First branded as a communist plot, then derided as a form of cancer, before being upgraded to merely a 'grey spectre', free and open source software (FOSS) has had a pretty rough ride from Microsoft over the years. For many in the open source community, the company represents all that is troubling about closed source software development. Recently, though, there have been developments that at least one leading open source developer has labelled a 'sea change' following last year's announcement that Microsoft was to become sponsors of the Apache Software Foundation (ASF).
Microsoft surprised many in the open source community for a second time in July 2009 by actually committing some of its own, hand-crafted-in-Redmond code to the Linux kernel. Initial reaction to the news ranged from shocked delight to deep suspicion and things took a turn for the worse a few days later when further information about the reasons behind the decision seemed to confuse matters. What at first had been officially described by Microsoft as 'a break from the ordinary', and had been talked up in blogs by various software engineers at the company, turned a little sour when open source advocates and commentators began to question the real motives behind the move. Just as debate about this had started to die down, Microsoft pulled another rabbit from the hat. In mid-September 2009, the company announced the launch of a not-for-profit organisation, The Codeplex Foundation, set up with the aim of exchanging code and furthering the understanding of open source among 'commercial' companies.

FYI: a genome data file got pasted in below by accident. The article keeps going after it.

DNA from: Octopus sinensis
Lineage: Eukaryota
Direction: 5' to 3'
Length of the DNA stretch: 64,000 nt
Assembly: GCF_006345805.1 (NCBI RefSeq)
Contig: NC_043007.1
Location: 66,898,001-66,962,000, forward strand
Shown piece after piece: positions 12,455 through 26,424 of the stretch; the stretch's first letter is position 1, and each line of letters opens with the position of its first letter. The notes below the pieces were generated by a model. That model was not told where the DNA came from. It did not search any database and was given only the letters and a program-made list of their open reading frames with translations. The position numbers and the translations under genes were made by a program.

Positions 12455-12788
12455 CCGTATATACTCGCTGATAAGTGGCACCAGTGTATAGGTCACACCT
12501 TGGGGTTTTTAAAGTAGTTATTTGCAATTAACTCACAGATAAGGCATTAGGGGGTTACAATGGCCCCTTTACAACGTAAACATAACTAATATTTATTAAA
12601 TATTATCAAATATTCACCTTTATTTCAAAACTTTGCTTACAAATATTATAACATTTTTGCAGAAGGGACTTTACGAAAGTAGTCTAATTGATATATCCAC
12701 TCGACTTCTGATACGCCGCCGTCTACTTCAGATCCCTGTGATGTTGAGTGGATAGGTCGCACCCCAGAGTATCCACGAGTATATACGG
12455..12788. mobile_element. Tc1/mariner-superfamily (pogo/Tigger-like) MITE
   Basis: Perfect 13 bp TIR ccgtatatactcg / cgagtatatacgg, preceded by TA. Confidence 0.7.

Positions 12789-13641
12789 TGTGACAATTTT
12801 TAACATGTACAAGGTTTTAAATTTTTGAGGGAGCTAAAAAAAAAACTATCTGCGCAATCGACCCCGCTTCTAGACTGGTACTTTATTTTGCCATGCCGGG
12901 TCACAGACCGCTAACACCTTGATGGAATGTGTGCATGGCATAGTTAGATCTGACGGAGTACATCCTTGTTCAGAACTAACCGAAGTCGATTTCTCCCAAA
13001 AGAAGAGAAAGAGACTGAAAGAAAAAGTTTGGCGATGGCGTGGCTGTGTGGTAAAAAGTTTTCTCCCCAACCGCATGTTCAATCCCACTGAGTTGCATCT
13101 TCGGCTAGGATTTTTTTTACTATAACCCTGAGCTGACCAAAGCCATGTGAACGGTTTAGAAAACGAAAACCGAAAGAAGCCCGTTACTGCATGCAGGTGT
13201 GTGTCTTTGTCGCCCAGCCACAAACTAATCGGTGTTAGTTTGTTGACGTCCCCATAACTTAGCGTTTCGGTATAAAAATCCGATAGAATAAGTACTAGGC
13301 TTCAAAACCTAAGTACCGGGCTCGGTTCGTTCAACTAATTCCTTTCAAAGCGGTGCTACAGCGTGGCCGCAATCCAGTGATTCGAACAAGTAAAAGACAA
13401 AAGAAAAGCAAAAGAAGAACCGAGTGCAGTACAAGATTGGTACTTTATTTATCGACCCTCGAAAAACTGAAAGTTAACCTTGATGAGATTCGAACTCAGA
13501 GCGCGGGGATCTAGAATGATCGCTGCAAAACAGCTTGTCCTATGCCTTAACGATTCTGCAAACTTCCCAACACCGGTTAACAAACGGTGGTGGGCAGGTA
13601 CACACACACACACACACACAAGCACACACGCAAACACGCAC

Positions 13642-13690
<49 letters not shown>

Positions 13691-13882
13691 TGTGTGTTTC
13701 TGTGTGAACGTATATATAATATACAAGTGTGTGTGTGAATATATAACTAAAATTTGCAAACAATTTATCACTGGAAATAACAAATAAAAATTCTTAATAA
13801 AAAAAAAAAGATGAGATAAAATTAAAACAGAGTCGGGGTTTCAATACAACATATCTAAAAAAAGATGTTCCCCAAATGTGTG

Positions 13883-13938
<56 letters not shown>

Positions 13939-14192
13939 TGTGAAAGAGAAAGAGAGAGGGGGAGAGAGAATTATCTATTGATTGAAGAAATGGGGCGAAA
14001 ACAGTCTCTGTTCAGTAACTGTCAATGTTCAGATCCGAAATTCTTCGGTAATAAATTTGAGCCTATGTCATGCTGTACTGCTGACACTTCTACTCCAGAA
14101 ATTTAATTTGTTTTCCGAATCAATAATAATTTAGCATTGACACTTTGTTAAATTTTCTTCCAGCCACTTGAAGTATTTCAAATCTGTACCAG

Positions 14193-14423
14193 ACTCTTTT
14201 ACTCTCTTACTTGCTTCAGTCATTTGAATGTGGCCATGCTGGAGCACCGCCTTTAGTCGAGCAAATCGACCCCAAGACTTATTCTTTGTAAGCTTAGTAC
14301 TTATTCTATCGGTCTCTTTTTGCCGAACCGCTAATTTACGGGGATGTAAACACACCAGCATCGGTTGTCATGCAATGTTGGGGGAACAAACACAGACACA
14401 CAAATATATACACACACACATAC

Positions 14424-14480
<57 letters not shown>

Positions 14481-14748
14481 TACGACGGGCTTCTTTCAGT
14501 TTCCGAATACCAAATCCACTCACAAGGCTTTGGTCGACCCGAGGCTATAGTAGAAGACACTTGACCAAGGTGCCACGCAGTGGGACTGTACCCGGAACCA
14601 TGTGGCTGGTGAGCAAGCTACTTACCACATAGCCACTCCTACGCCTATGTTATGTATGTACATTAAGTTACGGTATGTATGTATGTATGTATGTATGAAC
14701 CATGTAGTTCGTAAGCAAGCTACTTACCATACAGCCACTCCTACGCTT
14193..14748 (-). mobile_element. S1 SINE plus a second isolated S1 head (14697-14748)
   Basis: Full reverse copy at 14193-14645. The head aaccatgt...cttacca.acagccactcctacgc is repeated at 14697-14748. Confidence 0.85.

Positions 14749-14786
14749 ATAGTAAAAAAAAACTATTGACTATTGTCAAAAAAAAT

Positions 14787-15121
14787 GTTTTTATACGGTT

These recent events neatly encapsulate the continuing saga of the relationship between Microsoft and the FOSS communities. Whilst some believe that significant change is underway at Microsoft, many are not so easily convinced. They worry that there is more 'spin' than substance to the company's various open source initiatives, and others point to past exploits as evidence of Microsoft's inability to change. In this respect there are three key events that have drawn attention to the company's interest in open source development: Microsoft's sponsorship of the ASF, the MS-Novell deal, and an agreement with the Open Source Initiative (OSI) to certify two Microsoft licences.
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